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Abstract Title:

Induction of autophagy by spermidine promotes longevity.

Abstract Source:

Nat Cell Biol. 2009 Nov;11(11):1305-14. Epub 2009 Oct 4. PMID: 19801973

Abstract Author(s):

Tobias Eisenberg, Heide Knauer, Alexandra Schauer, Sabrina Büttner, Christoph Ruckenstuhl, Didac Carmona-Gutierrez, Julia Ring, Sabrina Schroeder, Christoph Magnes, Lucia Antonacci, Heike Fussi, Luiza Deszcz, Regina Hartl, Elisabeth Schraml, Alfredo Criollo, Evgenia Megalou, Daniela Weiskopf, Peter Laun, Gino Heeren, Michael Breitenbach, Beatrix Grubeck-Loebenstein, Eva Herker, Birthe Fahrenkrog, Kai-Uwe Fröhlich, Frank Sinner, Nektarios Tavernarakis, Nadege Minois, Guido Kroemer, Frank Madeo

Article Affiliation:

Institute of Molecular Biosciences, University of Graz, 8010 Graz, Austria.

Abstract:

Ageing results from complex genetically and epigenetically programmed processes that are elicited in part by noxious or stressful events that cause programmed cell death. Here, we report that administration of spermidine, a natural polyamine whose intracellular concentration declines during human ageing, markedly extended the lifespan of yeast, flies and worms, and human immune cells. In addition, spermidine administration potently inhibited oxidative stress in ageing mice. In ageing yeast, spermidine treatment triggered epigenetic deacetylation of histone H3 through inhibition of histone acetyltransferases (HAT), suppressing oxidative stress and necrosis. Conversely, depletion of endogenous polyamines led to hyperacetylation, generation of reactive oxygen species, early necrotic death and decreased lifespan. The altered acetylation status of the chromatin led to significant upregulation of various autophagy-related transcripts, triggering autophagy in yeast, flies, worms and human cells. Finally, we found that enhanced autophagy is crucial for polyamine-induced suppression of necrosis and enhanced longevity.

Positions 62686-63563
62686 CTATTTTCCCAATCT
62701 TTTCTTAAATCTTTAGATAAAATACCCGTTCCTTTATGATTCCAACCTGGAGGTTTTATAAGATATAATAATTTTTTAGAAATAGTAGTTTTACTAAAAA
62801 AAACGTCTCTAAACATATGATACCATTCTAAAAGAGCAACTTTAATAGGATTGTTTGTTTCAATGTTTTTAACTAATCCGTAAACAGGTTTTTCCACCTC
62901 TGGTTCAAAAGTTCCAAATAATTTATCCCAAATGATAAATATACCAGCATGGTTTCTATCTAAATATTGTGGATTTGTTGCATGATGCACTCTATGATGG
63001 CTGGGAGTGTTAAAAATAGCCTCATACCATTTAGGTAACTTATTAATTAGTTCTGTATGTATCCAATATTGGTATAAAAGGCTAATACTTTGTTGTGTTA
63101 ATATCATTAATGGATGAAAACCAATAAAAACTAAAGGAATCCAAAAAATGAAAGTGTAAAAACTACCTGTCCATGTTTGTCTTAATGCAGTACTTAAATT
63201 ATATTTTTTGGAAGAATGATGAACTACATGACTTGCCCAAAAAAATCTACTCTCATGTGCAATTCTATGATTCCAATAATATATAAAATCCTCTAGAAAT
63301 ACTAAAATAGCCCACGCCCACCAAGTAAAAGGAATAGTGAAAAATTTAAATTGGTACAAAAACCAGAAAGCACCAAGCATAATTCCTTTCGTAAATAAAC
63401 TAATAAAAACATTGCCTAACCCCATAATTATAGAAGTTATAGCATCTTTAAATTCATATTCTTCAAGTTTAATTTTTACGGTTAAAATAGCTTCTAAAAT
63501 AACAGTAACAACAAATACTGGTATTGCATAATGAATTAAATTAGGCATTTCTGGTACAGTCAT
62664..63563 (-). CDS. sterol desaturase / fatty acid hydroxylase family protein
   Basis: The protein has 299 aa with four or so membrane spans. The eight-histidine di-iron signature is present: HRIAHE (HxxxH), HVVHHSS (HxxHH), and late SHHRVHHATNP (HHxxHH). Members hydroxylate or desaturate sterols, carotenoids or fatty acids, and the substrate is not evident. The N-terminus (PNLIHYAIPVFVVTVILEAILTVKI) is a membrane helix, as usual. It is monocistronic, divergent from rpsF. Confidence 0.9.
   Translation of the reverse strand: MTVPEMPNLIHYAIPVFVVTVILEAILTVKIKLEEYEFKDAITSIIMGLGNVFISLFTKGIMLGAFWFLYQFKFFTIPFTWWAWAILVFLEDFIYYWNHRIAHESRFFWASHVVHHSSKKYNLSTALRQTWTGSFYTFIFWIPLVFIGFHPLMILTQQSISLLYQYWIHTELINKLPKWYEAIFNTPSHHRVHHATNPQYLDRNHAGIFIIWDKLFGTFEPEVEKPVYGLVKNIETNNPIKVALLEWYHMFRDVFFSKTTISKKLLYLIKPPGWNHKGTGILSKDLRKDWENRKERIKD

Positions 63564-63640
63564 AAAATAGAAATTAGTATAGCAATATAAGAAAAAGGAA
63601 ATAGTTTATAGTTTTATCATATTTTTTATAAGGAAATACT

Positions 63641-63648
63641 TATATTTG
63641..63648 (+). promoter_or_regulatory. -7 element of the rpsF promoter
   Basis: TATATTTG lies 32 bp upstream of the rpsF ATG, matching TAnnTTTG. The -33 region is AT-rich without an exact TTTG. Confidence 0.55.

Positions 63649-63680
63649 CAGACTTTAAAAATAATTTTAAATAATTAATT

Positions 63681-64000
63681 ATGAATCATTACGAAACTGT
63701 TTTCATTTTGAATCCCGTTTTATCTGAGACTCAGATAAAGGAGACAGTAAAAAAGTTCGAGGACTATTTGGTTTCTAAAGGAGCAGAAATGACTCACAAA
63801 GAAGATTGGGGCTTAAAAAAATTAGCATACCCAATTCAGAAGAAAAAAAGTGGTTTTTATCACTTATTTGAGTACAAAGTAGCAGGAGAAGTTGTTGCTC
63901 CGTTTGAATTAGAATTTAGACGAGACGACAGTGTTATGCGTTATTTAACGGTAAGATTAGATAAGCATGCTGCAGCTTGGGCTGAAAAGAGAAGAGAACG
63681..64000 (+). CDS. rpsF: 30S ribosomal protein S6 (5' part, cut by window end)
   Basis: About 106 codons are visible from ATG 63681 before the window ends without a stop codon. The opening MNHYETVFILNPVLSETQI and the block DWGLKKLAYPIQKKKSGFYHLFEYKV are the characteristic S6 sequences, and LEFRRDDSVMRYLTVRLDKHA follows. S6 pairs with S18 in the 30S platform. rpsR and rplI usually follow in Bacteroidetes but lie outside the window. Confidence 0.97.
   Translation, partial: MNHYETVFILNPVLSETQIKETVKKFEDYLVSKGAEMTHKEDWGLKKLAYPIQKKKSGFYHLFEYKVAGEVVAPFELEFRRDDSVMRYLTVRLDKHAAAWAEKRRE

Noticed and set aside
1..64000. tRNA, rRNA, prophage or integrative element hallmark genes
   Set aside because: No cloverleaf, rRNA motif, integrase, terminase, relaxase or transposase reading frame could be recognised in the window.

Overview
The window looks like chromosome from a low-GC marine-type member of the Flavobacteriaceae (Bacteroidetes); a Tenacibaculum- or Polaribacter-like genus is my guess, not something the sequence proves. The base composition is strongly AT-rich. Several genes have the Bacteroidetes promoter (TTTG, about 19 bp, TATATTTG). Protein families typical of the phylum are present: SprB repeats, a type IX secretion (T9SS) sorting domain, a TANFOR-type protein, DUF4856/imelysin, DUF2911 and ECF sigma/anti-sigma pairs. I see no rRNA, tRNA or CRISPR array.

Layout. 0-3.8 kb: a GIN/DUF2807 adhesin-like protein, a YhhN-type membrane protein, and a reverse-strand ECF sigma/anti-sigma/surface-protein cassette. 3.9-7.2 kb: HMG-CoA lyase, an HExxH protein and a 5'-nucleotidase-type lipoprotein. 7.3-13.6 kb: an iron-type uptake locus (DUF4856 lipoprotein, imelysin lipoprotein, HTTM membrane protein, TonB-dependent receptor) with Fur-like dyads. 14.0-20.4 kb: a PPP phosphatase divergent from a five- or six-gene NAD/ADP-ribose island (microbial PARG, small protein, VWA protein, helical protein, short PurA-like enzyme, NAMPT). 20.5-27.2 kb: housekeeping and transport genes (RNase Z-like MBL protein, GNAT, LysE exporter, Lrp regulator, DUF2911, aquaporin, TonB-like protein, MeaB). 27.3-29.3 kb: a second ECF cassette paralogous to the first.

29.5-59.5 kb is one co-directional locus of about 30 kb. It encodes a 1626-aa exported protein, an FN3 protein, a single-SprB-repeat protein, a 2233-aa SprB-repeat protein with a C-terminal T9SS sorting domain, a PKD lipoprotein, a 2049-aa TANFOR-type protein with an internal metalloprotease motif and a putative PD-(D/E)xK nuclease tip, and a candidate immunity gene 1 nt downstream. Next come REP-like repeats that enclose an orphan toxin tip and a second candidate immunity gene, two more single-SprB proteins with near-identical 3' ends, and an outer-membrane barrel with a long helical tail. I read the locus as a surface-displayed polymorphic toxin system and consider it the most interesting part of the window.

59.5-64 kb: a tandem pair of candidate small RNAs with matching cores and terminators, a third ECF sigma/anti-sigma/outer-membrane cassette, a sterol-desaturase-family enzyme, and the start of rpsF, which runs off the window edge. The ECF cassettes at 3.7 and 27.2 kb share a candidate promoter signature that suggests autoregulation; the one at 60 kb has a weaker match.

Study Type : Animal Study

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Sayer Ji
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